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NCJRS Abstract

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  NCJ Number: NCJ 152692     Find in a Library
  Title: Corrections-Based Continuum of Effective Drug Abuse Treatment
  Document URL: Text PDF 
  Author(s): J A Inciardi
  Date Published: 1996
  Page Count: 3
  Series: NIJ Research Preview
  Annotation: Drug-involved offenders who participated in a continuum of drug treatment (prison-based treatment followed by treatment in a work-release center) had lower rates of drug use and recidivism than drug-involved offenders who participated in a shorter treatment program.
  Abstract: In 1987 Delaware established the Key, a prison-based treatment program for drug-involved offenders at a men's maximum-security prison. The Key is a therapeutic community, a self-contained treatment environment separated from the rest of the prison. The treatment model is based on the philosophy that drug abuse is a disorder of the whole person and that treatment should focus on building an offender's self-esteem and changing his values and attitudes. A post-release program was established at the Crest Outreach Center, a conventional work-release center. After release from the Key program, offenders enter the Crest Center for 6 months of treatment and job training in a therapeutic community setting. In 1992 researchers began conducting follow-up interviews with participants at 6 and 18 months after completion of the Key program. They also conducted urine and blood tests to check for drug use and exposure to HIV. The follow-up interviews involved four groups of offenders: a comparison group, which received no treatment; a Key group, which received only prison-based treatment; a Crest group, which received only treatment at the work-release center; and a Key-Crest group, which received treatment in both the Key and Crest programs. Findings show that at 18 months after release, drug offenders who received 12-15 months of treatment in prison followed by an additional 6 months of drug treatment and job training were more than twice as likely to be drug-free than offenders who received prison-based treatment alone. Offenders who received both forms of treatment were also more likely than offenders who received only prison-based treatment to be arrest- free 18 months after their release (71 percent compared to 48 percent). 1 table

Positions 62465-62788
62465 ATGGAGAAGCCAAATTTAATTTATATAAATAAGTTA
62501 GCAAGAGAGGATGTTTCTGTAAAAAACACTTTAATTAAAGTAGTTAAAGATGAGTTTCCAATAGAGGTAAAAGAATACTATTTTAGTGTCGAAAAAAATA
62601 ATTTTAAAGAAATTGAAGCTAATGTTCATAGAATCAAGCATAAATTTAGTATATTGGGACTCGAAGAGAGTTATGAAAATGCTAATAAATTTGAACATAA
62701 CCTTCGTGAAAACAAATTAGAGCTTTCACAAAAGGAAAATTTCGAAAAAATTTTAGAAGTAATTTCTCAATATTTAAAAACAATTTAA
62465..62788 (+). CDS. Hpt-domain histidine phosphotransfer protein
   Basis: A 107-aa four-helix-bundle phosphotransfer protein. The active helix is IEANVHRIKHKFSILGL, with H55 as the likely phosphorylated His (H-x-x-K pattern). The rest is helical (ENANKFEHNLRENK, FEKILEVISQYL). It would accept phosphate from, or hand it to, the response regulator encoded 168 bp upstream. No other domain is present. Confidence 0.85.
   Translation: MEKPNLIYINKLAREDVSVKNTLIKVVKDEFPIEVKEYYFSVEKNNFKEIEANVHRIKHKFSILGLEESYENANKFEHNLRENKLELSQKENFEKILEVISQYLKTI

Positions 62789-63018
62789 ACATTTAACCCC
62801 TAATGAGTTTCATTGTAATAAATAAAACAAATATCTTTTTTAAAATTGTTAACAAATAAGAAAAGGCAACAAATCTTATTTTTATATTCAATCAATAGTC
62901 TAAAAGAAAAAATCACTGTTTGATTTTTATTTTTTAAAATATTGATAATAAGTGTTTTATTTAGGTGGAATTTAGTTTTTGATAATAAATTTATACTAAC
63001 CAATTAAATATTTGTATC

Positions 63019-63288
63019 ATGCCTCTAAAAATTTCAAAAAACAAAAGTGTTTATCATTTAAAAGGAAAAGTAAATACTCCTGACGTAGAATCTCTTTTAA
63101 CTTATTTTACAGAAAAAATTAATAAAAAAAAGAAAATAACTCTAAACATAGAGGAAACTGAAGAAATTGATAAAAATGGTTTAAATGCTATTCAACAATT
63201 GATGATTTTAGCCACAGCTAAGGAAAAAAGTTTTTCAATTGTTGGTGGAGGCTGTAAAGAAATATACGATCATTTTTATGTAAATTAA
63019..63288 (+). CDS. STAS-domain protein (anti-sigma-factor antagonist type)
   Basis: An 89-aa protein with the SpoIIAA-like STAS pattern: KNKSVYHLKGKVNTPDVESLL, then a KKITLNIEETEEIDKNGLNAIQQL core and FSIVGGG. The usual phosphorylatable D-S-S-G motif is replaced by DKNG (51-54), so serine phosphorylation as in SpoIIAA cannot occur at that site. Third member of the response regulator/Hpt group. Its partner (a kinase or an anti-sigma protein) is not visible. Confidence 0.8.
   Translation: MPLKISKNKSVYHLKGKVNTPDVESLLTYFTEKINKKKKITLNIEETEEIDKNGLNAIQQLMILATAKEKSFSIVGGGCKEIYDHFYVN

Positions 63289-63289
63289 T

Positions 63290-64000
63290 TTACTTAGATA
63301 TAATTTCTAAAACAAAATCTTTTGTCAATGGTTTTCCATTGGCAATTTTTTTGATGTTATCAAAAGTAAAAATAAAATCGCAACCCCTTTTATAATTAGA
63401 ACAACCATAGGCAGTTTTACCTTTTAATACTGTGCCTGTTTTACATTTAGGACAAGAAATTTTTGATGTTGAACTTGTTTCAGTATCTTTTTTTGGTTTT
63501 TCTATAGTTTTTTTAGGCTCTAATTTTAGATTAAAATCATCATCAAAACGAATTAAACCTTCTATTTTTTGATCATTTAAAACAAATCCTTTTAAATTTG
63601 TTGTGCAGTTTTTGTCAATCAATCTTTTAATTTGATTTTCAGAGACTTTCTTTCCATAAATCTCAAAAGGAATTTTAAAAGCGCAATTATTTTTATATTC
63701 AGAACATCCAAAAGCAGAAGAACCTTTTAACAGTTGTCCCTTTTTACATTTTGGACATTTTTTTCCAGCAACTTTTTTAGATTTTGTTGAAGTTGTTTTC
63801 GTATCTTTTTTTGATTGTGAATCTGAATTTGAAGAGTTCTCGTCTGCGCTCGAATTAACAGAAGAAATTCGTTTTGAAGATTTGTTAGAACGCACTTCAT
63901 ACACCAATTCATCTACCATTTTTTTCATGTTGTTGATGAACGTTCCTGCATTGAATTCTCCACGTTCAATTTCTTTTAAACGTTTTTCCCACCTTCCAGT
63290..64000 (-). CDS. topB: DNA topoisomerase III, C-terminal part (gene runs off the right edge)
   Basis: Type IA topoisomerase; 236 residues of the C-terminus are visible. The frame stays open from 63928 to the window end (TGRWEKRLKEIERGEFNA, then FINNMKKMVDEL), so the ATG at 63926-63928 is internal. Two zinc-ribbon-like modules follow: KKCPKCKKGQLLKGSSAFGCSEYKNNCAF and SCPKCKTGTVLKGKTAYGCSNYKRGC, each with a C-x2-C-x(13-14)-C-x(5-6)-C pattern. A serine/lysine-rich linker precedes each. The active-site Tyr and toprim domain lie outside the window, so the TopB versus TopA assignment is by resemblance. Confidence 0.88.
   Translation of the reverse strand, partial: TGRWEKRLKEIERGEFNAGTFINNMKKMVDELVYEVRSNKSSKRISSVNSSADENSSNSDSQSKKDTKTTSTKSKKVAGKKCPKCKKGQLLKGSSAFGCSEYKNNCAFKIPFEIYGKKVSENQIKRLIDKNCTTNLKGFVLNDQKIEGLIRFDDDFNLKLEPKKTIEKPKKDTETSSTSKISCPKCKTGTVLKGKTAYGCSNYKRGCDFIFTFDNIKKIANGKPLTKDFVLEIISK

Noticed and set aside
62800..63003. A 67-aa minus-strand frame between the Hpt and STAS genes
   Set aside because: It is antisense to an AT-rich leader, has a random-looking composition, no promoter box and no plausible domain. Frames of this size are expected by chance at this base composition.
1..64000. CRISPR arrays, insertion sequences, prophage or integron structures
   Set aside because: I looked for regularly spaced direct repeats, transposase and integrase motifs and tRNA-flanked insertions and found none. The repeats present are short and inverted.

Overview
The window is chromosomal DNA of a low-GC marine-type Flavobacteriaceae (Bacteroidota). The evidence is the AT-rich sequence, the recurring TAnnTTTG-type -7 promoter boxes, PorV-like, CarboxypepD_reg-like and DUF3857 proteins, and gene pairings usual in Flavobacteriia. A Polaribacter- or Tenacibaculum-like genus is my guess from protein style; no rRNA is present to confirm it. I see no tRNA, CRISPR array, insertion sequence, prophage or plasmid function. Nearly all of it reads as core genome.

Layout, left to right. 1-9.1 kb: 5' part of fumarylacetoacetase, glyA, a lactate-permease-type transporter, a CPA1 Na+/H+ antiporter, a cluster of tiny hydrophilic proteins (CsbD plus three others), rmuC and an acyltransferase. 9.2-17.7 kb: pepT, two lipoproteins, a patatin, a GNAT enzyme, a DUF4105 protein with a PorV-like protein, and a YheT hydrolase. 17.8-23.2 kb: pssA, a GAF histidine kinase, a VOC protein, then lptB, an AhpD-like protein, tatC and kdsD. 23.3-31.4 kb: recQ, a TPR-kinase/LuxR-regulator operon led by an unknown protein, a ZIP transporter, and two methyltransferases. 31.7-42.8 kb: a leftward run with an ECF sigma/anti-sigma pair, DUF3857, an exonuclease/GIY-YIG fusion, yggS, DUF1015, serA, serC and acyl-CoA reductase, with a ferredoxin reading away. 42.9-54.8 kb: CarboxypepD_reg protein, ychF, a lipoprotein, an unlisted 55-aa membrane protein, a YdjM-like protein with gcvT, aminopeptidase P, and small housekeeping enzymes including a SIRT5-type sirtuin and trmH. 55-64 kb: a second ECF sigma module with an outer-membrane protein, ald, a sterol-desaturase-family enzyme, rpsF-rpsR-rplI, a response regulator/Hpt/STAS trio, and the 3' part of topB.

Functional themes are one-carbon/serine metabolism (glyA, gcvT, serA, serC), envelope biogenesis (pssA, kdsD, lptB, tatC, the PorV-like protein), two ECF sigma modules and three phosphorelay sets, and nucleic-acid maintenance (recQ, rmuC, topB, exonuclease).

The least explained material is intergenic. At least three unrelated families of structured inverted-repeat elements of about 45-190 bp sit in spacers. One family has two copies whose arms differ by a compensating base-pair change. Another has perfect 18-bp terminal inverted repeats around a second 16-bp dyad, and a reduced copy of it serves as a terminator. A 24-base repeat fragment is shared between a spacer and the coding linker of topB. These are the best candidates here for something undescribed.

Main Term(s): Inmate drug treatment
  Index Term(s): Post-release programs ; Delaware
  Sale Source: National Institute of Justice/NCJRS
Box 6000
Rockville, MD 20849
United States of America
  Type: Program/Project Description
  Country: United States of America
  Language: English
  Note: National Institute of Justice Research Preview, June 1996. Research in Progress Seminar Series. VHS video of January 1995 NIJ Research in Progress session also available.
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